Having a heart attack changed everything about the way I lived, especially the way I ate. My food colors of choice had always been brown and white; the colors of fried chicken, mashed potatoes, cream gravy and chocolate. Brown foods are out (because most of them are fried) and white foods are very limited, but in their place are much healthy colors. With the aid of a nutritionist I learned how to eat right by eating bright and my heart is healthier for it. To improve your heart health (overall health and waistline too), make sure your plate contains some of these bright-colored foods at every meal.
Tomatoes are rich in antioxidants and are loaded with lycopene, which helps reduce the risk of heart disease and certain types of cancers.
Cherries increase the amount of melatonin in the body and act as a natural sleep aid when eaten as a bedtime snack. And getting enough sleep is essential for warding off heart disease and a host of other ailments.
Red bell peppers are versatile and loaded with lutein, a compound that reduces the risk of age-related macular degeneration.
Red beets get their bright color from betalain, a substance that naturally flushes toxins out of the body.
Potassium-rich bananas have long been known to help ward off heart diseases by helping to keep blood pressure stable.
One cup of pineapple each day can help keep you cancer-free. The yellow tropical fruit is rich in manganese, a nutrient that works to keep cancer-causing free-radicals out of body cells.
Corn is rich in beta-cryptoxanthin and those who indulge in its yellow-kernel goodness regularly reduce their risk of lung cancer by one-fourth.
Leafy green spinach is rich in vitamin K, a nutrient that helps build strong bones.
Compounds found in broccoli act as a natural sunscreen and help protect skin against sunburn.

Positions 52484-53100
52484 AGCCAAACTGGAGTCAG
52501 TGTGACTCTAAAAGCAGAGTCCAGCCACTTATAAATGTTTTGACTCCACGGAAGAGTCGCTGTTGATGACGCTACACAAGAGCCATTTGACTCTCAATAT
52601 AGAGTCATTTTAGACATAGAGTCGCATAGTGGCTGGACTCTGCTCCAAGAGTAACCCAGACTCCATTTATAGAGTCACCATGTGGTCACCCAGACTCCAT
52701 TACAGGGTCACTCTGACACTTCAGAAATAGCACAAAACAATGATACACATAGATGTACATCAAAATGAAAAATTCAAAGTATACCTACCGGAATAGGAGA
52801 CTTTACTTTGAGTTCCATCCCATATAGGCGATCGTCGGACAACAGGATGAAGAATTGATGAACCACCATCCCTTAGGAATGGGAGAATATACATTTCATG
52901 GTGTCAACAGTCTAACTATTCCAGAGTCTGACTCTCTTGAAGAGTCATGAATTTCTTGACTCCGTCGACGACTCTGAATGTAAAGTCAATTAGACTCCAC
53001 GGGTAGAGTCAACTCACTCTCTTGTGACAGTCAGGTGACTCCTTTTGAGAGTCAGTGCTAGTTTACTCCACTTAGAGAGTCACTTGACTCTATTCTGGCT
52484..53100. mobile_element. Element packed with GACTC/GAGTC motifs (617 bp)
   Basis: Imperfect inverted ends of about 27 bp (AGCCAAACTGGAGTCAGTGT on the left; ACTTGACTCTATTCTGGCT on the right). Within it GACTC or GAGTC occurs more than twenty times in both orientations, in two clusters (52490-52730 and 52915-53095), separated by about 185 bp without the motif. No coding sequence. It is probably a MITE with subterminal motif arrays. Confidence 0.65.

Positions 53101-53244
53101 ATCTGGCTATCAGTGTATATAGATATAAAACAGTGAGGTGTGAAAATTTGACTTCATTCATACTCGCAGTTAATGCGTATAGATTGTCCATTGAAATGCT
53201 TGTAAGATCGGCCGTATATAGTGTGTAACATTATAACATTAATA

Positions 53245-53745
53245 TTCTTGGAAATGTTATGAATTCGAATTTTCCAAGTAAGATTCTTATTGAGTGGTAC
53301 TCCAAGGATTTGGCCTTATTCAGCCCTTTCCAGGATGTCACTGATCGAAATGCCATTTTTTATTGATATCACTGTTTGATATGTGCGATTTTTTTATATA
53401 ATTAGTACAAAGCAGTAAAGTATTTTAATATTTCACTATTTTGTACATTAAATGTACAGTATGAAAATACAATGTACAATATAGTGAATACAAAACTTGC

Limes contain cancer-fighting compounds which remain in the blood stream for up to 24 hours after eating.
Carrots are good for both the eye sight and the heart. The beta carotene helps reduce the risk of heart attacks by slightly over one-half.
Cantaloupe is rich in vitamin C and revs up the immune system to ward off infections.
Sweet potatoes are rich in the vitamin A that keeps skin youthful looking.
Blue and Purple
Blueberries are sometimes referred to as the ultimate brain-food because they guard against the development of Alzheimer’s, dementia and Parkinson’s disease.
Purple cabbage (aka red cabbage) contains much more heart-healthy vitamin C than its green cousin.
Blackberries are rich in salicylate, which is a natural pain reliever.
Raisins are loaded with boron, a mineral that help relieve menopausal symptoms.
Garlic contains sulfur compound which reduce the risk of blood clots and lower blood pressure, both of which help keep the heart health.
Cauliflower is rich in omega-3 and vitamin K, white cauliflower reduces the risk of heart disease and cancer by reducing chronic inflammation within the body.
Linus Pauling Institute
American Heart Association